On The Money: Waters clashes with Trump officials over 'disastrous' housing finance plan | Dems jump into Trump turf war over student loans | House passes bill targeting anonymous shell companies

On The Money: Waters clashes with Trump officials over 'disastrous' housing finance plan | Dems jump into Trump turf war over student loans | House passes bill targeting anonymous shell companies
© Greg Nash

Happy Tuesday and welcome back to On The Money. I'm Sylvan Lane, and here's your nightly guide to everything affecting your bills, bank account and bottom line.

See something I missed? Let me know at slane@thehill.com or tweet me @SylvanLane. And if you like your newsletter, you can subscribe to it here: http://bit.ly/1NxxW2N.

Write us with tips, suggestions and news: slane@thehill.com, njagoda@thehill.com and nelis@thehill.com. Follow us on Twitter: @SylvanLane, @NJagoda and @NivElis.


THE BIG DEAL--Waters clashes with Trump officials over 'disastrous' housing finance plan: A hearing Tuesday highlighted the deep divide between House Democrats and the Trump administration over housing policy as lawmakers pressed officials on their plans.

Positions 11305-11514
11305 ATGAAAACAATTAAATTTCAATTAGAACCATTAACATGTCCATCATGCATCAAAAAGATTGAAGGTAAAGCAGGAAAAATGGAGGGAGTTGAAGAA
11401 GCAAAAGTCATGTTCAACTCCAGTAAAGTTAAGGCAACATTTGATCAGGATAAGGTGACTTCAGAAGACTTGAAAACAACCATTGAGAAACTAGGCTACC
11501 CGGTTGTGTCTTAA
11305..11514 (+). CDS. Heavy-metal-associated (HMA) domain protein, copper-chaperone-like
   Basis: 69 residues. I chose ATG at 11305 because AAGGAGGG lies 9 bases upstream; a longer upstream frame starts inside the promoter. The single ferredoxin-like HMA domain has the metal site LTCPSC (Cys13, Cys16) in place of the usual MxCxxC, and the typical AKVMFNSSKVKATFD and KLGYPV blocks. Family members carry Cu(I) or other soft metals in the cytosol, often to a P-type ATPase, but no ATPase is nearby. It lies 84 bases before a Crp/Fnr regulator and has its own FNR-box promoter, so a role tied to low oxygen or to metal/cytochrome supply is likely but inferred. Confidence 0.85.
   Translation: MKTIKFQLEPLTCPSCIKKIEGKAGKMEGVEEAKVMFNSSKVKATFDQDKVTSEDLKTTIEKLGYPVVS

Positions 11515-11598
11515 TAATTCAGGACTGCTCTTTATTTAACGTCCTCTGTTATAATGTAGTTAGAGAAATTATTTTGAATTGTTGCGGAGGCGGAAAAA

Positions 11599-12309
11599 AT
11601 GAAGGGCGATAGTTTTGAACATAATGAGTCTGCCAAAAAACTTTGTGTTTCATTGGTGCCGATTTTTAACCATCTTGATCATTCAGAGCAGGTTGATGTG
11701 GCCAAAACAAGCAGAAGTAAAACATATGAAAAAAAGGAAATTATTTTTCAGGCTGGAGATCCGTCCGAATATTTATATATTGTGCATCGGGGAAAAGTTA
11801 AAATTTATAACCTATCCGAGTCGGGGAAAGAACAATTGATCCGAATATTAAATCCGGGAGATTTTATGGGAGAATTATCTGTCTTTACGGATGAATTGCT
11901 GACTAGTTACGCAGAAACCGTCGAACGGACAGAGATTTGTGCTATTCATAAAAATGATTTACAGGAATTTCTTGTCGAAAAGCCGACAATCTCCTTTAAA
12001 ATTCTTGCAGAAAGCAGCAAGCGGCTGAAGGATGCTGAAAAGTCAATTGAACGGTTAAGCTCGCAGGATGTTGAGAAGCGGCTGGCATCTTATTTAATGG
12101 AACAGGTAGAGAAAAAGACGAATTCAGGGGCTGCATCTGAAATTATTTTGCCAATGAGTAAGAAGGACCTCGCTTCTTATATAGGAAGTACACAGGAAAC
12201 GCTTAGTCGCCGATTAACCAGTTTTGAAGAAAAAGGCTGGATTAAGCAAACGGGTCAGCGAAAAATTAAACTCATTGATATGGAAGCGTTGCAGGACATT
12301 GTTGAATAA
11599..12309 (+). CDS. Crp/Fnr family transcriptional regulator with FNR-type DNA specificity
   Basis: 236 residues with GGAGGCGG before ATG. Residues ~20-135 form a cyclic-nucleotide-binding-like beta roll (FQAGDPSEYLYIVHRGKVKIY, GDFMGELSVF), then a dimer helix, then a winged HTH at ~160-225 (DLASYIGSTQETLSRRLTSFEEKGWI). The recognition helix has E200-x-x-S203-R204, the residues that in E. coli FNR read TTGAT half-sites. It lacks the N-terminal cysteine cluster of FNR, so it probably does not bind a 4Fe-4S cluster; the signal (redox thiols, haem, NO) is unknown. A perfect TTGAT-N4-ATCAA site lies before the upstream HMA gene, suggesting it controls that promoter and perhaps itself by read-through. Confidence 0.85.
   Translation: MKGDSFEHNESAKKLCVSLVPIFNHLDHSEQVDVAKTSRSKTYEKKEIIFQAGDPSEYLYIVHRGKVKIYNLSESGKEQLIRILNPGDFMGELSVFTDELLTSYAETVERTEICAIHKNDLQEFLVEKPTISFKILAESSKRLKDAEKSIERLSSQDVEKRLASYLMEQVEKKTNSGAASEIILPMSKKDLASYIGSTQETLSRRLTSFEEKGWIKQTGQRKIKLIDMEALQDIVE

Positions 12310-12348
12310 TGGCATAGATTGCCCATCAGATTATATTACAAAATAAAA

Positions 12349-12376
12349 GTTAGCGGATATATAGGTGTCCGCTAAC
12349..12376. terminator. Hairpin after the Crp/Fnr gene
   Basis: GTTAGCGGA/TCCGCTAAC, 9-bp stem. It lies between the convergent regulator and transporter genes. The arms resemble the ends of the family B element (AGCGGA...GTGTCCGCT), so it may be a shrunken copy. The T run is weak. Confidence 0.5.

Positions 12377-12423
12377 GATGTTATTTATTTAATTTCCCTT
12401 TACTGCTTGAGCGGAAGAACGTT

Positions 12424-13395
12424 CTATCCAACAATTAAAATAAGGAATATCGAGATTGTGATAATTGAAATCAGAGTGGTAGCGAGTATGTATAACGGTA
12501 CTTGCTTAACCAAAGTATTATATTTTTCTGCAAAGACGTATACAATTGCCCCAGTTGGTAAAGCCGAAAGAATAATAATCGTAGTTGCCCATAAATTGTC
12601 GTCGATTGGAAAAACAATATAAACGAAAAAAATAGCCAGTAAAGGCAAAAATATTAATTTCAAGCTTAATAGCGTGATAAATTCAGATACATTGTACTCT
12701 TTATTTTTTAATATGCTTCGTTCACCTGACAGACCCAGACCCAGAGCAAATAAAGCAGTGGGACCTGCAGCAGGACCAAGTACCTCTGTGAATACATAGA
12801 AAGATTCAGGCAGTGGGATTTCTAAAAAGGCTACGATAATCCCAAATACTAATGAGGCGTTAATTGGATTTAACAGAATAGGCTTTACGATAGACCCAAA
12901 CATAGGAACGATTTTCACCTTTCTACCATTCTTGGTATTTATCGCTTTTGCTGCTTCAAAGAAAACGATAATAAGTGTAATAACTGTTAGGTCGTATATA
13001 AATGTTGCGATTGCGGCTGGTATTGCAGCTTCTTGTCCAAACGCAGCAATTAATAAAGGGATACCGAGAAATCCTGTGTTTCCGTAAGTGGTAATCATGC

Three top Trump administration officials testified before the House Financial Services Committee, to explain their ambitious plan to reform the federal housing finance system.


But the hearing was a contentious affair as Democrats challenged Treasury Secretary Steven MnuchinSteven Terner MnuchinMcConnell focuses on confirming judicial nominees with COVID-19 talks stalled Hillicon Valley: FBI chief says Russia is trying to interfere in election to undermine Biden | Treasury Dept. sanctions Iranian government-backed hackers On the Money: Pelosi draws line at .2T | Jobless claims dip | Swing-state jobless numbers an issue for Trump MORE, Housing and Urban Development Secretary Ben CarsonBenjamin (Ben) Solomon CarsonBiden cannot keep letting Trump set the agenda The Hill's 12:30 Report: Trump heads to New Hampshire after renomination speech Five takeaways on GOP's norm-breaking convention MORE and Federal Housing Finance Agency Director Mark Calabria over the rise in housing costs and its devastating results.

"The Trump administration's housing finance reform plan would be disastrous for our housing system," Financial Services Chairwoman Maxine WatersMaxine Moore WatersPelosi: House will stay in session until agreement is reached on coronavirus relief Omar invokes father's death from coronavirus in reaction to Woodward book Business groups increasingly worried about death of filibuster MORE (D-Calif.) said. I explain the clash here.


The conflict: 

  • Both the administration and Democratic lawmakers have proposed plans to overhaul the federal housing finance system and expand affordable housing, some of which include broad overlap. 
  • Housing affordability is a top priority of Waters, who is from Los Angeles, where homelessness rose 12 percent last year.
  • Yet despite those shared concerns, Democrats and administration officials appeared to lack the trust necessary to break a decade-long stalemate on housing finance.